We are glad that the Manipur Pollution Control Board (MPCB) has finally woken up to the problem of air pollution caused by stone crusher units and brick kilns in various parts of Manipur. Earlier, it became a routine only for the Board to caution the general public about high levels of air pollution emanating from such units strewn across Imphal West District. Fortunately, the High Court of Manipur is already seized of the problem and have issued adequate directives to concerned officials.
Officially, the licensing authority for giving permission to operate stone crushing units and brick kilns seems to be only the Directorate of Trade, Commerce and Industry while the case of permission from state Pollution Control Board has been forgotten.
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Upon complaint and due inspection by officials of the said directorate in the year 2021, the officials found eight stone crushing units set up at Moidangpok and Keithelmanbi areas could not produce relevant documents and also violated the conditions set in the Act. As such, the officials had assured to take legal action against those units.
The general complaint of the locals was that unloading of boulders which is considered as raw material for stone crushing units and non-stop crushing process every day, particularly during midnight creates heavy air and noise pollution.
The nearby areas remain dusty throughout the day. A private school at Moidangpok is on the verge of closing down following complaints from parents and guardians as one such stone crushing unit had been set up adjacent to it. With the growing number of stone crushing units in the general area, farmers in the affected areas could not carry out their agricultural activities like before.
The air pollution has become so unbearable that it is affecting their health and there is a rise in respiratory problems, while the said units also hamper in going to their fields for work due to fencing by the units.
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The Manipur government’s Location of Factories Rule, 2013 under the Factories Act 1948 clearly stated guidelines for setting up of stone crushing units. According to it, no stone crushing factory is allowed to install its stone crushing machine and operate within the limit of 300 metres on national highways or state highways, and 100 metres of link roads and other district roads boundaries.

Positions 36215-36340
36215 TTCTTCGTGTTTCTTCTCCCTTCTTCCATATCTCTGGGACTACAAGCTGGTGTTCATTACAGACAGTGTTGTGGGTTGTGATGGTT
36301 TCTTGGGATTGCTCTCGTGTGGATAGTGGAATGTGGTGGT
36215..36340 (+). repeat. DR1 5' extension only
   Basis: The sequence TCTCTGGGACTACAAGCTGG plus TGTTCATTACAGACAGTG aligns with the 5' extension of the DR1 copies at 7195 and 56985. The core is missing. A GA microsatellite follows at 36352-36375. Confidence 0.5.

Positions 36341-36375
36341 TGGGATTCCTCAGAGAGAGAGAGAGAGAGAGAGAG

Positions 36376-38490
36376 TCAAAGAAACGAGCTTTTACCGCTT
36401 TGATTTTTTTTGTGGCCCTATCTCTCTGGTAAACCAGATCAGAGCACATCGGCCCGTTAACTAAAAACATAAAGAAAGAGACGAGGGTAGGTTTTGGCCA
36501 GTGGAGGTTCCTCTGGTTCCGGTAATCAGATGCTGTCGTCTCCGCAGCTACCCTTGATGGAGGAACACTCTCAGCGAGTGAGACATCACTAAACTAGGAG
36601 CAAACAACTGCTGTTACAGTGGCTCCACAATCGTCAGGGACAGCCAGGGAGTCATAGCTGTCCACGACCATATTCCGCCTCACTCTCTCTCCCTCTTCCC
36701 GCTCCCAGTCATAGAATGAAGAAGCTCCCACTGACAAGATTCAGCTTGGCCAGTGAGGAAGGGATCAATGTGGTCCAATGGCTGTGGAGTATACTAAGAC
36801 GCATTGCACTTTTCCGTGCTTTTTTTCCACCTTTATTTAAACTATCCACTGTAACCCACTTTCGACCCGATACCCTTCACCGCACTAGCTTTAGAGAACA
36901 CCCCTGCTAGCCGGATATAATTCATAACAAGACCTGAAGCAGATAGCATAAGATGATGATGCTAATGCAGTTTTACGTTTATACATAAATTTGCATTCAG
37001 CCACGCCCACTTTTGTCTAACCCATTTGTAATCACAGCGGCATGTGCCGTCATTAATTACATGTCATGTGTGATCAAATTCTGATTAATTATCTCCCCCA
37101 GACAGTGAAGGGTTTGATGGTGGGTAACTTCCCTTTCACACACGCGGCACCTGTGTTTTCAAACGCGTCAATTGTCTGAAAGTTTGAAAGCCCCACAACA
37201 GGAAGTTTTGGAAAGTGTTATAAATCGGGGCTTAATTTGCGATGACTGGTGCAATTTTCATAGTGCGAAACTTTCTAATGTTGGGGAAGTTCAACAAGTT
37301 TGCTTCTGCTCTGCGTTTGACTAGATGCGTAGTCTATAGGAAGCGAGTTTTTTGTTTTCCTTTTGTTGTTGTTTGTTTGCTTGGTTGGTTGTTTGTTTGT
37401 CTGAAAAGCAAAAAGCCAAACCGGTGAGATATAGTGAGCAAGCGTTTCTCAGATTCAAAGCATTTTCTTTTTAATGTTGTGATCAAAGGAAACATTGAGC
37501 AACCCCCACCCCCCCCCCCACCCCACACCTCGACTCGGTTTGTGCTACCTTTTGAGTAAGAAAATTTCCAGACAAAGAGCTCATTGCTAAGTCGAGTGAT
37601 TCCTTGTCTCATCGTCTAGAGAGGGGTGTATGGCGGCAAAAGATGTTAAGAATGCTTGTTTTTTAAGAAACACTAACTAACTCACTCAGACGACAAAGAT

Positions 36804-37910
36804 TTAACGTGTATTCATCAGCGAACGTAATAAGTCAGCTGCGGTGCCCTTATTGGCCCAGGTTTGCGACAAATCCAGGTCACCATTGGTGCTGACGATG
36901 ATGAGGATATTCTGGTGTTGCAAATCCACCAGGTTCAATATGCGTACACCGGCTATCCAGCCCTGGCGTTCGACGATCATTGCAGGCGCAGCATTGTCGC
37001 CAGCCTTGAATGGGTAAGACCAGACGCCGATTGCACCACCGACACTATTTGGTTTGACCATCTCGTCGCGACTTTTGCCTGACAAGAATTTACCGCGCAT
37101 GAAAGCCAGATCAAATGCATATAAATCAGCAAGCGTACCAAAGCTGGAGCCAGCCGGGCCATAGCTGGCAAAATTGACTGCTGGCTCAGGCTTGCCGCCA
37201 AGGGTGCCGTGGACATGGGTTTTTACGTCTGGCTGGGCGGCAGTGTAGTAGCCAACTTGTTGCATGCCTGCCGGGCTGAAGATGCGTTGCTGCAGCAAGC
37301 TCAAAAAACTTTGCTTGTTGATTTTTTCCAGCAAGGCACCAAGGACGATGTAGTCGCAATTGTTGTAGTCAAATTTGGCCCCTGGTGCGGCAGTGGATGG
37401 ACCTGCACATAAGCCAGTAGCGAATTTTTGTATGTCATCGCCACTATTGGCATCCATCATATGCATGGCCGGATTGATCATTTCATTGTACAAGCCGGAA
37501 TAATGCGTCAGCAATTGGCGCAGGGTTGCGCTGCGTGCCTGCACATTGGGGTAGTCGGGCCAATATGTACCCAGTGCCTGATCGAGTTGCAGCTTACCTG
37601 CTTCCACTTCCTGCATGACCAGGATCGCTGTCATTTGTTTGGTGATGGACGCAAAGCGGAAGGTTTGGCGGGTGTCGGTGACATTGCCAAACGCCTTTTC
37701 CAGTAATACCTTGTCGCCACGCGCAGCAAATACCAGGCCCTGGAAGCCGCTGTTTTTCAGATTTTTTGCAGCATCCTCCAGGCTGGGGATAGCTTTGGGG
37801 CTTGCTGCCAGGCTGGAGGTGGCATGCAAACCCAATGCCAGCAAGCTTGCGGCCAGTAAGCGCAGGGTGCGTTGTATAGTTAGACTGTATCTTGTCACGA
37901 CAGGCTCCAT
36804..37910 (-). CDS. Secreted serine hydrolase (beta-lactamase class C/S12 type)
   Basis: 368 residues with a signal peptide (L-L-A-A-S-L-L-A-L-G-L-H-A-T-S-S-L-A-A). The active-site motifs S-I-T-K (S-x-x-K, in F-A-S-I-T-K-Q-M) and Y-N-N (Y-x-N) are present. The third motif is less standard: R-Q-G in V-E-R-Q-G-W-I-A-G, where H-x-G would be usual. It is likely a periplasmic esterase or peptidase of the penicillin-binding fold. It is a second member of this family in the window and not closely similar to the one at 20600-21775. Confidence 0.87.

It should be located 300 metres away from residential areas, educational institutions, historical places, religious places, zoological parks, wildlife sanctuaries and hospitals. The stone crushing units also violate the Manipur Conservation of Paddy Land and Wetland Act 2014.
Most of the stone crushing units are set up in paddy land, by the roadside and some within 300 m of highways and residential areas.
The Manipur Pollution Control Board (MPCB) on Tuesday asked brick fields, stone crushers and saw mills, which have been certified under MPCB, to submit certificates along with other documents for monitoring by March 30. MPCB chairman Usham Deben said that there are 48 brick fields, 58 stone crushers in Manipur.
However, there are more brick fields and stone crushers in the state that are opened illegally. In an effort to find out all illegal operations and to monitor whether those certified fields, saw mills and stone crushers are following rules and regulations, the MPCB requested the owners to submit certificates and documents. This is indeed a good step and we sincerely think that there should be a mechanism for assessing the viability and environmental impact as and when such polluting units are in the radar to be followed by a stern monitoring mechanism.